You have to remember that speech system is not a single solid entity but a compound collection of semi-independent subsystems working seemingly together. It is known from numerous aphasia studies that oral repeating of heard words could be mediated by an independent system than the other major language functions, as in mixed transcortical aphasia in which repetition is much more preserved than comprehension or spontaneous production of speech. I believe that this system could be helping those who repeat fluently the words that they otherwise stutter on.

      Individual psychology or belief also affects the effect (or fluency) of repetition. For some, repetition could have an effect of elevating the probability of fluency rather than reliably bringing fluency. For some others who firmly believe that difficult words are difficult words, this system may not be utilized effectively. The belief on the other direction that they never stutter on repetition, results in never stuttering on repetition because they do not try to “control” or manipulate their speech in an unnatural way (or consciously) thanks to their belief, and they can utilize the repetition circuit in the brain without interfering it. The psychological effect can be analogized to that for the fluency during self-speech (monologue without spectators). Some do stutter during monologues when they try to control their speech consciously.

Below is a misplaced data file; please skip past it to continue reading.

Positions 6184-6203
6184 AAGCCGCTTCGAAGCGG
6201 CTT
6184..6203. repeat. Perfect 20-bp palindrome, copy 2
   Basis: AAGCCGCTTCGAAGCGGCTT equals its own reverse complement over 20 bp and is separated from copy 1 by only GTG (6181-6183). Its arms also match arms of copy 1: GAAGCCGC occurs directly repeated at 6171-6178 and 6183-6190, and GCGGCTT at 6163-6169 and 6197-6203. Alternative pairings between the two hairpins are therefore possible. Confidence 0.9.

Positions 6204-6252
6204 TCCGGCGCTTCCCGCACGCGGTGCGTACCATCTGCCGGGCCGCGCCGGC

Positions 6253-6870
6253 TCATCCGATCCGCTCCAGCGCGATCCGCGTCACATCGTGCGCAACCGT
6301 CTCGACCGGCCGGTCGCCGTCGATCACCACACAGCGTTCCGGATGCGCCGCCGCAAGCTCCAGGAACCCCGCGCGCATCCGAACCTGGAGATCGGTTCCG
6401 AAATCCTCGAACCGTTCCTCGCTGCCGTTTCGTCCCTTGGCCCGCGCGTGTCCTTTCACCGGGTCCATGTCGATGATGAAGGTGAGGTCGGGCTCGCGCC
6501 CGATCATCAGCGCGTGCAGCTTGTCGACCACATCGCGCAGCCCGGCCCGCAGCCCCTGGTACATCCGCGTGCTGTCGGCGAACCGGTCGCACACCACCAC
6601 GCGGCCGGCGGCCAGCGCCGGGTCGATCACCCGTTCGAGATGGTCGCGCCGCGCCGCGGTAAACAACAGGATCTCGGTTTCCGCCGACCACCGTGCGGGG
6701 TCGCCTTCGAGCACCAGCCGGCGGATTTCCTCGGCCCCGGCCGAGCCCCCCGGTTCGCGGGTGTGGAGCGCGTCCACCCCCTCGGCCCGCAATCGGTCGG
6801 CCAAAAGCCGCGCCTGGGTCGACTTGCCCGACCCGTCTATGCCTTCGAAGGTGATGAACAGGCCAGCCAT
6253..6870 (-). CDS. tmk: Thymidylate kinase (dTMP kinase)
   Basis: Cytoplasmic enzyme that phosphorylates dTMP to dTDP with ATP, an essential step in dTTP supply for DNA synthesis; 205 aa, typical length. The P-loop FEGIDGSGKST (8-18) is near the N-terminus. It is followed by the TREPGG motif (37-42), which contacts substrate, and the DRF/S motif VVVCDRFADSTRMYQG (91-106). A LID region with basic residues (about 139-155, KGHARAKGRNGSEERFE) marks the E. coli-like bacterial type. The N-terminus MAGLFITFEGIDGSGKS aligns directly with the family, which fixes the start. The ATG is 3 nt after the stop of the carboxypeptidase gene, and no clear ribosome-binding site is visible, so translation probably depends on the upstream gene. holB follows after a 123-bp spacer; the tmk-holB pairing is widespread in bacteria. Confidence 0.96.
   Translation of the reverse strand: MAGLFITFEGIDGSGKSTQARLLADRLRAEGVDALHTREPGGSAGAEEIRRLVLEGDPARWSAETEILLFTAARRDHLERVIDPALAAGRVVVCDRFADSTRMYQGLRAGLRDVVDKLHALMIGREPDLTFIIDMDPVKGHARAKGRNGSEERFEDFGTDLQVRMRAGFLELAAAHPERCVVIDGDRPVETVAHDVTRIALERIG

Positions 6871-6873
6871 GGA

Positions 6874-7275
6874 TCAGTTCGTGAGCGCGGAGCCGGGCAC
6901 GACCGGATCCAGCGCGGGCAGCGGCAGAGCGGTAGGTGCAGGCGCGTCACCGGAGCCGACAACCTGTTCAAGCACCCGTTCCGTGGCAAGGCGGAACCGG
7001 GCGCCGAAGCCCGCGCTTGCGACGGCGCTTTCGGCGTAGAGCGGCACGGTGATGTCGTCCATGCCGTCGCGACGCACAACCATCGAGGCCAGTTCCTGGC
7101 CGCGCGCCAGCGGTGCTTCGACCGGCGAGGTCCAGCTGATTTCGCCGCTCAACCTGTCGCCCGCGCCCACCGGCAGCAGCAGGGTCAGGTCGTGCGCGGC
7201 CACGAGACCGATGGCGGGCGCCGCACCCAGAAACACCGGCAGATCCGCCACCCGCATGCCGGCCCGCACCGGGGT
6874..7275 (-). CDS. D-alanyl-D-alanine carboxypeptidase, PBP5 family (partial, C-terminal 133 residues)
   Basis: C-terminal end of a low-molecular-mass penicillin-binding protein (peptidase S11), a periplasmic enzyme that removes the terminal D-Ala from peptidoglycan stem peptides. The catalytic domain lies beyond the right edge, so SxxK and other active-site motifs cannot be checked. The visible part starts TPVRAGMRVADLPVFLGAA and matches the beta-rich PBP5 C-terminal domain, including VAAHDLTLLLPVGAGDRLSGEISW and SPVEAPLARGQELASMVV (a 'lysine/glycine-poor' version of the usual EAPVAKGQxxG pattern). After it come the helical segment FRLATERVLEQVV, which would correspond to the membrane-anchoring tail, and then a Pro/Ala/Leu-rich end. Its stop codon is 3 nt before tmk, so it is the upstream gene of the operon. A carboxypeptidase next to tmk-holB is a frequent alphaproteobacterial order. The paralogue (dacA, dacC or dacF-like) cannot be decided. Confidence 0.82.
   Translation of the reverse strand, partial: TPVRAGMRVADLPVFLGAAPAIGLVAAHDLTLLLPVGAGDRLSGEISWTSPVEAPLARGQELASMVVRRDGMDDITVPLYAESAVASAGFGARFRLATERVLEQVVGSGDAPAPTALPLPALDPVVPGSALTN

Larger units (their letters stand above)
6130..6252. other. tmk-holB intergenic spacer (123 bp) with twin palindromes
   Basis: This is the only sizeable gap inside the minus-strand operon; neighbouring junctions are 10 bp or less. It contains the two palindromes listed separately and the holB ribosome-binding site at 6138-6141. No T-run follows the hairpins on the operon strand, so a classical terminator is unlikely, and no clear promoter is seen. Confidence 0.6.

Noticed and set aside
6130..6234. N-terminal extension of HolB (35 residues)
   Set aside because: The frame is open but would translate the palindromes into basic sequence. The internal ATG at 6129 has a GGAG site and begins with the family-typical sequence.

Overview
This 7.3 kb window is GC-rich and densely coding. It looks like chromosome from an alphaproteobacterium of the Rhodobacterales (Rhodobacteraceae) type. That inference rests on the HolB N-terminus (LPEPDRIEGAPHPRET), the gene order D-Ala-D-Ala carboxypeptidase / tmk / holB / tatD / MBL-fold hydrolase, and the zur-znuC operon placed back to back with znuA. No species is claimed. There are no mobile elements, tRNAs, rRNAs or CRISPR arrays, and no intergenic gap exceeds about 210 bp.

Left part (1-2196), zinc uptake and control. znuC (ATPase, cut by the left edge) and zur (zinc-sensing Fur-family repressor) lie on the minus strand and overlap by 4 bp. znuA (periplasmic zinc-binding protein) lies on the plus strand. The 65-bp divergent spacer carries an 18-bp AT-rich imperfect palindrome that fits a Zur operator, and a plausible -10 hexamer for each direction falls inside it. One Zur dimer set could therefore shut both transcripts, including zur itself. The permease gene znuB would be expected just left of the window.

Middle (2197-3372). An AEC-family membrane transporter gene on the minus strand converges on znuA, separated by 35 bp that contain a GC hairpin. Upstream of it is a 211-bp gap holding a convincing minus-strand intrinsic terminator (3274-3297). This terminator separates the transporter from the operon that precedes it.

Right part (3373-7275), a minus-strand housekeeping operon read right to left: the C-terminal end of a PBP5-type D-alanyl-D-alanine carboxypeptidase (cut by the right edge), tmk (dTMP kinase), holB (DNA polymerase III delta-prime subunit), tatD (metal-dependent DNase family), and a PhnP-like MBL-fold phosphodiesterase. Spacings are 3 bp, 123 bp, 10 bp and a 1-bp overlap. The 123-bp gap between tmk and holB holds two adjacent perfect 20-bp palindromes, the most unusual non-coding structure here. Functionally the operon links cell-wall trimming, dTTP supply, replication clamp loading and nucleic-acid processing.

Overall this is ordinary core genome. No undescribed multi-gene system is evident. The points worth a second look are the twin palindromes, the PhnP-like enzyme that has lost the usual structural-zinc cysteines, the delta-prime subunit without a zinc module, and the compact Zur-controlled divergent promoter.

Thus, no mirror neuron hypothesis is necessary for explaining the fluency during repetition, though it may also be involved if there is one for speech. However, the mirror neuron hypothesis does not promote us to any closer to the understanding of the exact mechanisms of stuttering or reduction thereof. It just replaces one mystery (stuttering) with another black-box, IMHO.
      Hope this helps resolve some of the too much hype on mirror neurons.

      Koichi at NRCD, Japan

      • I do see your point, but I’m not sure I would refer to mirror neurons as a “black box” model. The MNS research began, as I understand it, with studies measuring the neuronal activity on the motor cortices of monkeys. When the monkey engaged in a specific motor behavior (e.g., reaching for an object), activity in a certain region of the motor cortex was detected via the electrode. However, when the monkey merely saw the researcher producing that same movement, the same neurons fired!

        So, there is physiological evidence for some sort of perception-production link at the cortical level, at least in monkeys 🙂 But, I agree, how exactly this contributes to various aspects of stuttering is still unclear. I do think it is worth investigating, although probably more difficult to measure in humans using the same methodology.


  6. Absolutely, another plausible hypothesis. Mirror neurons are being used to explain many things, including charitable giving (according to a colleague of mine in political science). Joe K. and Tim S. wrote an excellent book several years ago, which mirror neurons and stuttering in great detail.